A couple of people asked me if I was interested in Hellenic studies. I could have studied at Georgetown or–I mean, there are several different places that you can study Hellenic studies, good schools. And I said, no, I was more interested in the Middle East. And then my dad, in an attempt to get me to stay close to home, said, well, you know, the University of Pittsburgh has a great Eastern European studies program. And I said, I don’t care about Eastern European studies, I don’t care about the Soviet Union. I truly didn’t. I only cared about the Middle East. And there were three schools in the country at the time that had Middle Eastern studies programs: George Washington, Rutgers, and Brigham Young. And George Washington was the easy choice.
JAY: Now, as [you get] into the late ’70s, even the early ’80s, you’re coming to consciousness, you know, political, you’re interested in foreign affairs. How does–is the revelations of what really happened in Vietnam and what a lie–mostly lies that the war was based on–yeah, there’s quotes from senior Johnson officials near the end of the war that if 70 percent of the reason we’re in Vietnam is just to prove how strong we are, it’s now become 100 percent of the reason for being in Vietnam. And you hear that under Nixon, that it became just about proving to the world we can’t lose a war, meaning tens of thousands of lives–I mean, really, millions of lives, including perhaps at least 3 million Vietnamese, Cambodians, and thousands of American soldiers. Does that not in some way start to shake your Americanism?
KIRIAKOU: Not at first. In fact, I haven’t thought about this in years, but I remember an argument that I got into with a friend of mine in the College Democrats over Vietnam, and I said that I had opposed the war–not had opposed–I opposed the war. I thought it was immoral. I thought it was illegal. But if I had been drafted, I would have gone. And he said if he had been drafted, he would have gone to Canada. And we had a real argument about that. And he said to me, how can you oppose a war and then go fight in it? And I said, because my country asked me to. I wouldn’t give that same answer today, but as an 18-year-old that’s what I believed.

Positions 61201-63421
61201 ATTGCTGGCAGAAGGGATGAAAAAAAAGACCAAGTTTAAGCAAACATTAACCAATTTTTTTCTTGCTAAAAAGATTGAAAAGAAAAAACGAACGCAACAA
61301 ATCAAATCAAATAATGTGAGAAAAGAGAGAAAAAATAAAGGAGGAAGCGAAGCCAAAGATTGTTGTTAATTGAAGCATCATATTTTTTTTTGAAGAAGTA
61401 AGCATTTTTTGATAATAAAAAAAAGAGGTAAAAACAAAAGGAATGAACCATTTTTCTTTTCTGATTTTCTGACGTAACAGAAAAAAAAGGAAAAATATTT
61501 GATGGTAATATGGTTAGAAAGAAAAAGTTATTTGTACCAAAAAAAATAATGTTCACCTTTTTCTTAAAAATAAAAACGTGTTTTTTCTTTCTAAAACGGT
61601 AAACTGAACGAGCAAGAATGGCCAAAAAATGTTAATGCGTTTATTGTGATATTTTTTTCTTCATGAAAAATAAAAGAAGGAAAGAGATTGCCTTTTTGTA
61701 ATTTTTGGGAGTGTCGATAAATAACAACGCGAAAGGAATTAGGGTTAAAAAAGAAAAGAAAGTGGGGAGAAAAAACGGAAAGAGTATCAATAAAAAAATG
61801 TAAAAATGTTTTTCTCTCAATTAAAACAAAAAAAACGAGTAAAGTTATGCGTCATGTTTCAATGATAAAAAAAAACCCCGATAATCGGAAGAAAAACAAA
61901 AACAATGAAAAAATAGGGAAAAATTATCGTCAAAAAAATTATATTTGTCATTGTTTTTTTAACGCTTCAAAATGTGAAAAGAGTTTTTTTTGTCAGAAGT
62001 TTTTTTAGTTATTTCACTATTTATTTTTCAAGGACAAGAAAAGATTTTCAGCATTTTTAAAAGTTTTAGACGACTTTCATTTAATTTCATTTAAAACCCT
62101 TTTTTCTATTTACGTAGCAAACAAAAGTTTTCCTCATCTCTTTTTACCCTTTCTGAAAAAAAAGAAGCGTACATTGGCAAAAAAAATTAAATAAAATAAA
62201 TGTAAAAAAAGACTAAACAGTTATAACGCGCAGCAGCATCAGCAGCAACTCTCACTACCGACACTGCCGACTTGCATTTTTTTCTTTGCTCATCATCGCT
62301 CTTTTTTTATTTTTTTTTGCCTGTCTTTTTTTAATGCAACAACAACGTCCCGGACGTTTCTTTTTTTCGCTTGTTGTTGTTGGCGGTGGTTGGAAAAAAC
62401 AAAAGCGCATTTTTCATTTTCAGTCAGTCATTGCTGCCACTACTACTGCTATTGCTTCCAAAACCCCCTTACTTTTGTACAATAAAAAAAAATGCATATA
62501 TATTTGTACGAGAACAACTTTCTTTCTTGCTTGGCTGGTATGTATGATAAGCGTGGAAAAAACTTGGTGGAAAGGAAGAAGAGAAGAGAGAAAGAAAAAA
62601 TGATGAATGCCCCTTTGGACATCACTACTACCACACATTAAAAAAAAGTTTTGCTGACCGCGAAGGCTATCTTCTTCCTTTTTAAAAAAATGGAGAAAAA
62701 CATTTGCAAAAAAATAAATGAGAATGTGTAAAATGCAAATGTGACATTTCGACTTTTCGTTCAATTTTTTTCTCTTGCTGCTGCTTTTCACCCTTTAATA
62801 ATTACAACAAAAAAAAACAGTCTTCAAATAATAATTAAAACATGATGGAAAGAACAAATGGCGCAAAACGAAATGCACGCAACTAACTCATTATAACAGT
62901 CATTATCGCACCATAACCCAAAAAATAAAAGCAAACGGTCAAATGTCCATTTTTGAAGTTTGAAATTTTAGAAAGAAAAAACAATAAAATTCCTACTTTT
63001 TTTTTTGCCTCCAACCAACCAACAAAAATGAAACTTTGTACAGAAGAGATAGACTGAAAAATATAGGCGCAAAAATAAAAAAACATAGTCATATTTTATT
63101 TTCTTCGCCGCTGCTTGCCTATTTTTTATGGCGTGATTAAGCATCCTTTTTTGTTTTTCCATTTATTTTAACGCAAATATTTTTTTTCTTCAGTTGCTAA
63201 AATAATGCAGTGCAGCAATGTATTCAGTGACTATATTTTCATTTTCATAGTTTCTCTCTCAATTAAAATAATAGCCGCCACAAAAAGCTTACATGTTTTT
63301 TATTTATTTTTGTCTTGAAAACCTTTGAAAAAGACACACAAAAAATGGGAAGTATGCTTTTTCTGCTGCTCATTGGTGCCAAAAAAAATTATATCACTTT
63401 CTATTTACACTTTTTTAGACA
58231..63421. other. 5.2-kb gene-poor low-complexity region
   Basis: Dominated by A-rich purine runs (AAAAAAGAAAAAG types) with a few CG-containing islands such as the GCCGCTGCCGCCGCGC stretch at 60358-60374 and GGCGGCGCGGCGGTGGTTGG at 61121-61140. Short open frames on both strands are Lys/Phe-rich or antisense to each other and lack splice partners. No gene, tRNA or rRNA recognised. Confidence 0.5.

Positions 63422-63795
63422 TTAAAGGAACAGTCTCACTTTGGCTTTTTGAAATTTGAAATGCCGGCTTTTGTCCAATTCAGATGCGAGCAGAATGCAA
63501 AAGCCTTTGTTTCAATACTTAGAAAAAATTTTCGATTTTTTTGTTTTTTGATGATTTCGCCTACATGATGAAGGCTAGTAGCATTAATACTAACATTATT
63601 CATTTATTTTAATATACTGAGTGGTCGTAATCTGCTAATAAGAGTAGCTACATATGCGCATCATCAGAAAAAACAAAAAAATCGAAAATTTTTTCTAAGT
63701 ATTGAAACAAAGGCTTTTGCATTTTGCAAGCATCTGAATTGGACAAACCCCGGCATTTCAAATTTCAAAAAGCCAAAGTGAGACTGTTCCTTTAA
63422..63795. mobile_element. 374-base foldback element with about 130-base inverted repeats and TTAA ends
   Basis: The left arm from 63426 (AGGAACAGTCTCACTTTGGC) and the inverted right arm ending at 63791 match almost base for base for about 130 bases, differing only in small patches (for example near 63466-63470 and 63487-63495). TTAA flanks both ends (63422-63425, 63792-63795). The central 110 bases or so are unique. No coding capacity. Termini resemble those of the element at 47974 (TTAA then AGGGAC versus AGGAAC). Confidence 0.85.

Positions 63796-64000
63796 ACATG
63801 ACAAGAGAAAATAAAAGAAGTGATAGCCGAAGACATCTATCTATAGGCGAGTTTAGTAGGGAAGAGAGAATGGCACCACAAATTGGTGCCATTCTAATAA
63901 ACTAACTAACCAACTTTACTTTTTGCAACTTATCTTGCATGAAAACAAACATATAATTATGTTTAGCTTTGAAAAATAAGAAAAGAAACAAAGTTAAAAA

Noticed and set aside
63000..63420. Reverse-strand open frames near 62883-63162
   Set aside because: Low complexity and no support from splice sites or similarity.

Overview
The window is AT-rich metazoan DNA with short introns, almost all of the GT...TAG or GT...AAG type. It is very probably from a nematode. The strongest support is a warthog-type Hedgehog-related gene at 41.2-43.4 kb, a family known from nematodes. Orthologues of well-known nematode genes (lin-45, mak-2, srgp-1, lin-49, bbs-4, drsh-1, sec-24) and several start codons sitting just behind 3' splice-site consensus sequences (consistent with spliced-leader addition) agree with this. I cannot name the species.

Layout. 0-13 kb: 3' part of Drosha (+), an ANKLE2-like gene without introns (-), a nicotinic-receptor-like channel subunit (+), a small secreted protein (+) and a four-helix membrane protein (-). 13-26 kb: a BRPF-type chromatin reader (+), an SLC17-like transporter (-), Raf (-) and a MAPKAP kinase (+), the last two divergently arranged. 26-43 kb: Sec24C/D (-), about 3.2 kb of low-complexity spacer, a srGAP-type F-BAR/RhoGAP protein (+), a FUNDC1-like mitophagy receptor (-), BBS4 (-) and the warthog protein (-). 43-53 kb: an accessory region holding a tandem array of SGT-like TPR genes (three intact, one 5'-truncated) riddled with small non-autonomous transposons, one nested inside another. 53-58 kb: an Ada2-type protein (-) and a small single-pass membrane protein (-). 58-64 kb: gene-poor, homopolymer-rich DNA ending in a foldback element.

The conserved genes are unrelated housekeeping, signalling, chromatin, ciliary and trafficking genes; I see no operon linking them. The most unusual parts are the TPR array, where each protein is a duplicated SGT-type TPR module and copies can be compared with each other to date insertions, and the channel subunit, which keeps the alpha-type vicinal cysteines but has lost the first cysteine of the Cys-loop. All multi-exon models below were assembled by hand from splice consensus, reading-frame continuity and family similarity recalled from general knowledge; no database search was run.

JAY: But you did think it was immoral and illegal,–
KIRIAKOU: I did.
JAY: –’cause a lot of the leaders you’re writing to and so on, I mean, they would have not said so.
KIRIAKOU: In fact, I introduced George McGovern when he announced his candidacy for president in September 1984.
JAY: Yeah, I saw that.
KIRIAKOU: And in my speech of introduction, I said that he was one of the few senators to stand up to the illegal and immoral war in Vietnam.
JAY: That seems a little contradictory with all the other positions you were taking and supporting Grenada.
KIRIAKOU: When I was a kid, 19 at the time. Yeah.
JAY: You were still figuring it out.
KIRIAKOU: Still figuring it out. We used to go to the White House at night when you could walk right up to the gate and shout–can I swear on this program?
JAY: Oh, yes, you can.
KIRIAKOU: And shout, “Fuck you, Reagan!” you know, based on something we had seen on the news that night.
JAY: But you supported the invasion of Grenada.
KIRIAKOU: Yeah, I know.
JAY: So what were you–.
KIRIAKOU: I yelled “Fuck you, Reagan” at the fence, and then I’d go back to the College Democrats and say, you know, guys, I’ve got to go with Reagan on this one.
JAY: But still the underlying thing is America can really do no wrong–maybe mistakes, maybe errors.
KIRIAKOU: That’s exactly how I felt. Sure, we made mistakes, certainly, but our hearts were in the right place.
I really believed that we were that shining city on a hill. Back then and for many years later, really until September 11, I believed that.
JAY: Well, we’re going to get to that.
In the continuation of our series of interview with John, we’re going to ask him how he got recruited into the CIA.
Please join us for the next in our series of interviews on Reality Asserts Itself on The Real News Network.